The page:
- » Galileo (Part 2): The Dinner Party (May 15, 2010)
Science historian Mario Biagioli recounts the story of Galileo, as he is catapulted to fame and job security in Florence. Galileo's modern view of the cosmos gives rivals an opening to steer him into controversy and a fateful showdown with the Church. How a not-so-innocent dinner party conversation set Galileo on a collision course with history.
- » Galileo (Part 1): The Negotiation (Apr 15, 2010)
Science historian Mario Biagioli is our guide on a trip back to 17th Century Venice, where a new invention — the telescope — promises to change the career prospects of a math professor named Galileo. While he maneuvers through a delicate job negotiation, humanity's understanding of the universe is transformed.
- » Going Deep (Mar 30, 2010)
Garth Illingworth is going deep — REALLY DEEP. Using the newly refurbished Hubble Space Telescope, he¢s looking for some of the most distant objects ever seen to uncover the early history of our universe. Meanwhile, Roberto Abraham explains how we can push back even further to the very first galaxies — and perhaps to the very first stars — with a new generation of telescopes on the ground and in space.
- » Flames on Mt. Wilson (Oct 14, 2009)
The 100-inch Hooker reflector atop Mt. Wilson is arguably the most important astronomical instrument since Galileo's telescope. Last month it was very nearly lost when a wildfire swept toward the mountain. The observatory was only recently declared safe. Astronomer Hal McAllister recounts the dramatic rescue effort and author Marcia Bartusiak explains why Mt. Wilson is the place where the modern universe was born.
- » Ice Age Impact (Aug 22, 2009)
Just 13,000 years ago, the mammoth and several other large mammalian species vanished from North America. We explore the controversial claim that this puzzling mass extinction was triggered by a comet impact and that microscopic diamonds hold the key to understanding what really happened.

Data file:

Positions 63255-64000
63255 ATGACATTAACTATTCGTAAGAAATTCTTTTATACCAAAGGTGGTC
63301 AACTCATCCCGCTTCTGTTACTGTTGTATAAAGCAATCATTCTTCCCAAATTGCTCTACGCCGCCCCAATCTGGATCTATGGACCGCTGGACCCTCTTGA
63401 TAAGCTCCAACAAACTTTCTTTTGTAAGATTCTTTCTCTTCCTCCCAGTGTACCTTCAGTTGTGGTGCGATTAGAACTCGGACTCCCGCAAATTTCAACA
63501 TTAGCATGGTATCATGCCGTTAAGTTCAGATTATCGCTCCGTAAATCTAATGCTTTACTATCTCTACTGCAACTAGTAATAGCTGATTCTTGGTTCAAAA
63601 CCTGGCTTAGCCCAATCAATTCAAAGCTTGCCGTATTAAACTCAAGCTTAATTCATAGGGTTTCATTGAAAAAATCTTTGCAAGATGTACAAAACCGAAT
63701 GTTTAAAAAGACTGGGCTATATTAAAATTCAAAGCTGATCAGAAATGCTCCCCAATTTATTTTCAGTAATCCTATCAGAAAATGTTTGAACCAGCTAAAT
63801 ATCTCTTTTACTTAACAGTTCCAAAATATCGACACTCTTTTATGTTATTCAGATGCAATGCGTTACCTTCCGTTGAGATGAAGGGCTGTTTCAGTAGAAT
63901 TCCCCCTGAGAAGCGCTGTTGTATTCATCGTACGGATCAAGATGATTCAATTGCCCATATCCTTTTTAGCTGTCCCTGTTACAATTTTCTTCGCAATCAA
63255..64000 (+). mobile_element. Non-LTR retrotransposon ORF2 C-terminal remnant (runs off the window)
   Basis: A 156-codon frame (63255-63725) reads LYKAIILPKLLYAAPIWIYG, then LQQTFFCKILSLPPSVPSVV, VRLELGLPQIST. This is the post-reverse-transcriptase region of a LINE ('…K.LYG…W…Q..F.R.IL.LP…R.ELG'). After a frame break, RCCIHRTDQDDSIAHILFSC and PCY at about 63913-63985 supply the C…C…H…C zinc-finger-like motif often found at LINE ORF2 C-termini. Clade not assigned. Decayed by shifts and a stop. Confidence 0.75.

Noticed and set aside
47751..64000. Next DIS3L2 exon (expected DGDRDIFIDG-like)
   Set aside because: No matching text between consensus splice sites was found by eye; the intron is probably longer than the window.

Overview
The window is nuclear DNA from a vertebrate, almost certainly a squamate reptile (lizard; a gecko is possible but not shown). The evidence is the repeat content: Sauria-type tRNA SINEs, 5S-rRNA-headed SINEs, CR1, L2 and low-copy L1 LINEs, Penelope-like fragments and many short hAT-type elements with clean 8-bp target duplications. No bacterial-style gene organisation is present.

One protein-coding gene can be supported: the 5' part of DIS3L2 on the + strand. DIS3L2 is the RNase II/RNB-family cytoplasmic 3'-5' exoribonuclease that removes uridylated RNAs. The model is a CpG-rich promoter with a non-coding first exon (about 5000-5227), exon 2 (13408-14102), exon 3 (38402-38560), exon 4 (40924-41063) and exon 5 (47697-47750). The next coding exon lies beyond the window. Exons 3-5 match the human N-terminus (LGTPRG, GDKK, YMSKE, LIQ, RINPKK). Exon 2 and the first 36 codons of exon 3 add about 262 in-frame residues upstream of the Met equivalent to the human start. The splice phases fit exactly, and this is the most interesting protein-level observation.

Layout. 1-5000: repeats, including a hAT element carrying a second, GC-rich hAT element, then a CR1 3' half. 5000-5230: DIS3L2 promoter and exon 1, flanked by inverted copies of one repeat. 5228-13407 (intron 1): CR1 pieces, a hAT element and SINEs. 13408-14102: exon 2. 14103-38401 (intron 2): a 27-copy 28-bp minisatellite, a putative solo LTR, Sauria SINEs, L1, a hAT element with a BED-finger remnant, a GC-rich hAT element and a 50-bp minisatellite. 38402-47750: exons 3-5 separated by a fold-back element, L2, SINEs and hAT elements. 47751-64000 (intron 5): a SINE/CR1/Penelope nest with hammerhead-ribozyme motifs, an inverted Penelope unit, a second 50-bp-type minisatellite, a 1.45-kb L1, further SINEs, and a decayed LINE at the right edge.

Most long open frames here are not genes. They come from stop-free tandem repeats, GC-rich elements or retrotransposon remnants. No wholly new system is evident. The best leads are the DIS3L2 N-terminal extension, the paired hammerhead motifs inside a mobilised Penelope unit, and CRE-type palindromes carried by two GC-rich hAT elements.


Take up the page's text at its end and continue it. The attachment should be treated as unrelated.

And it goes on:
- » The Soundtrack of Space (Aug 4, 2009)
Gravitational waves promise a new way of perceiving the universe that's more like hearing than seeing. Neil Cornish discusses recent progress in gravitational wave astronomy and what it will mean when these elusive signals are finally detected. Also: weather on brown dwarfs.
- » Hit Me With Your Best Shot (Jun 11, 2009)
Two stories about impacts from space and their importance to life. 1) How early microbes could have survived the deadly barrage of asteroid impacts that struck Earth 3.9 billion years ago. 2) What scientists have learned from the most carbon-rich meteorite ever recovered.
- » Canadian Space Tourist Eh? (Jun 4, 2009)
Special supplement: An interview with Steve MacLean, president of the Canadian Space Agency, about the news that Cirque du Soleil founder Guy Laliberte will become the first Canadian space tourist. M. Laliberte is scheduled to visit the International Space Station this September.
- » Astrophysicist to the President (May 17, 2009)
A feature interview with Donald Lamb, a University of Chicago professor and supernova expert who took a break from astrophysics to campaign for Barack Obama and was part of the team that shaped the new administration's policy on science and technology.
- » The 2000-year-old Computer (Apr 21, 2009)
A strange device pulled from an ancient Greek shipwreck appears to be a remarkably sophisticated astronomical calculator from the ancient world. Also, a balloon-borne telescope takes a ride around Antarctica while peering into the universe's hidden and dusty corners.
- » Embracing the Eternal (Mar 30, 2009)
Cosmologist Alan Guth describes the solutions and the puzzles that come with imagining our universe as a small pocket in an eternally inflating "multiverse". Also, an artist aims to turn off the lights in Times Square for one starry minute.
- » Water On Mars (Mar 24, 2009)
A controversial claim of liquid water on Mars tops off this overview of what scientists learned from the Phoenix mission, including a feature interview with principal investigator, Peter Smith.
- » Life, Here and There (Mar 13, 2009)
Sir Martin Rees on the scientific challenges facing civilization and why astronomy can help. Alan Boss on our crowded universe, and the prospects for finding life on other worlds.
- » X-ray Woman Meets The Green Comet (Mar 5, 2009)
Astronomers turn NASA's SWIFT mission into a comet chaser and Roger Blandford explains why black holes are getting a bad rap. Also: US Astronomy - the next 10 years.
- » Lincoln's Moon; Darwin's Universe (Mar 1, 2009)
Did our universe arise through Darwinian evolution? Did the moon really help Abraham Lincoln win his most famous case as a trial lawyer? This week's show celebrates Lincoln's and Darwin's 200th birthdays by exploring the astronomical connections to both.
- » Exoplanet Revolution (Feb 24, 2009)
Ivan interviews astronomers Malcolm Fridlund, Adam Burrows and Ruth Murray-Clay about new research relating to exoplanets, including the possible detection of a an Earth-sized planet, the colour of "hot Jupiters" and a solar system that resonates like a musical instrument.
- » Looking up (Jan 31, 2009)
Archaeoastronomer E. C. Krupp on why ancient peoples were drawn to the night sky, plus a late night rendez-vous with the Canada-France-Hawaii Telescope.